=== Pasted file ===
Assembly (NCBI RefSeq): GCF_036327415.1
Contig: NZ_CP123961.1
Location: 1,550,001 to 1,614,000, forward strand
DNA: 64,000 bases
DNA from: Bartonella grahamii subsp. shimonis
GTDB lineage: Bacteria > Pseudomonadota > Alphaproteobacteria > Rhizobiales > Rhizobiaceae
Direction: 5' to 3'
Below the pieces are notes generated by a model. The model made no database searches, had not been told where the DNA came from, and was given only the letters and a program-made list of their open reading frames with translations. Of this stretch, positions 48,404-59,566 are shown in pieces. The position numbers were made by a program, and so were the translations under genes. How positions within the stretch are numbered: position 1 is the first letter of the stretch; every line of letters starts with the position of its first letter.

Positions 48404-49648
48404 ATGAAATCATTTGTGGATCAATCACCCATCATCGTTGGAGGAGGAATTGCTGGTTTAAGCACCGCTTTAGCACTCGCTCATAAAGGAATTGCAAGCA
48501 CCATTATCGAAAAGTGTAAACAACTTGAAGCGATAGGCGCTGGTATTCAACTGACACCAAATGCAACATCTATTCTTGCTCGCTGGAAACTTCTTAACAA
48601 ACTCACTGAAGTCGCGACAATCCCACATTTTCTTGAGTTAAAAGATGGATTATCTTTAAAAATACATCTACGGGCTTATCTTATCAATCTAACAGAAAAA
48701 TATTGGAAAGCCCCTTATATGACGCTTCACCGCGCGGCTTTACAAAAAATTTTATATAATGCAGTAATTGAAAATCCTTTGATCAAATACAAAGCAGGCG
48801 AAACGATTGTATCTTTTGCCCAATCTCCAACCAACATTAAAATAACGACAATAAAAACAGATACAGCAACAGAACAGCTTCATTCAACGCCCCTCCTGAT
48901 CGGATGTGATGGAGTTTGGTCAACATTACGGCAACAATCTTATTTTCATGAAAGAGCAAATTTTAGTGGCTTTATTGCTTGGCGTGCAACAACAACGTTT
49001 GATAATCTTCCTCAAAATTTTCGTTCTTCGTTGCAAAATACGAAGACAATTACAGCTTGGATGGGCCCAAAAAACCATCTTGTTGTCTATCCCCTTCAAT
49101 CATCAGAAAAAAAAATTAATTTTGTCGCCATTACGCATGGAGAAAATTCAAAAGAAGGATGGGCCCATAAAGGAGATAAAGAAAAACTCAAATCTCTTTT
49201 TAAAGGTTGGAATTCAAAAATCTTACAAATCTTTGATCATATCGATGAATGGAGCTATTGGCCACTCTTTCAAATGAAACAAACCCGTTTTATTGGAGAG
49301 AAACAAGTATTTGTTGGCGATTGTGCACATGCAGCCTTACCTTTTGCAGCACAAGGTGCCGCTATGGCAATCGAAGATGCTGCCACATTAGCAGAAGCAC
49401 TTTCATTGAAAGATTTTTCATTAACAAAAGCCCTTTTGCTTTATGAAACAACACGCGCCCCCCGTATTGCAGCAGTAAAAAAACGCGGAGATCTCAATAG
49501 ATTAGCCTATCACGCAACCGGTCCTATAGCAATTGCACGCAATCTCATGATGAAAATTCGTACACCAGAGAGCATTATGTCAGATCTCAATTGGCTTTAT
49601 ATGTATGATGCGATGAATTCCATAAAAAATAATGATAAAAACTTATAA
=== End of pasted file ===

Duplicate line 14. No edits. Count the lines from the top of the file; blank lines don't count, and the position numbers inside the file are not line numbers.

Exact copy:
48801 AAACGATTGTATCTTTTGCCCAATCTCCAACCAACATTAAAATAACGACAATAAAAACAGATACAGCAACAGAACAGCTTCATTCAACGCCCCTCCTGAT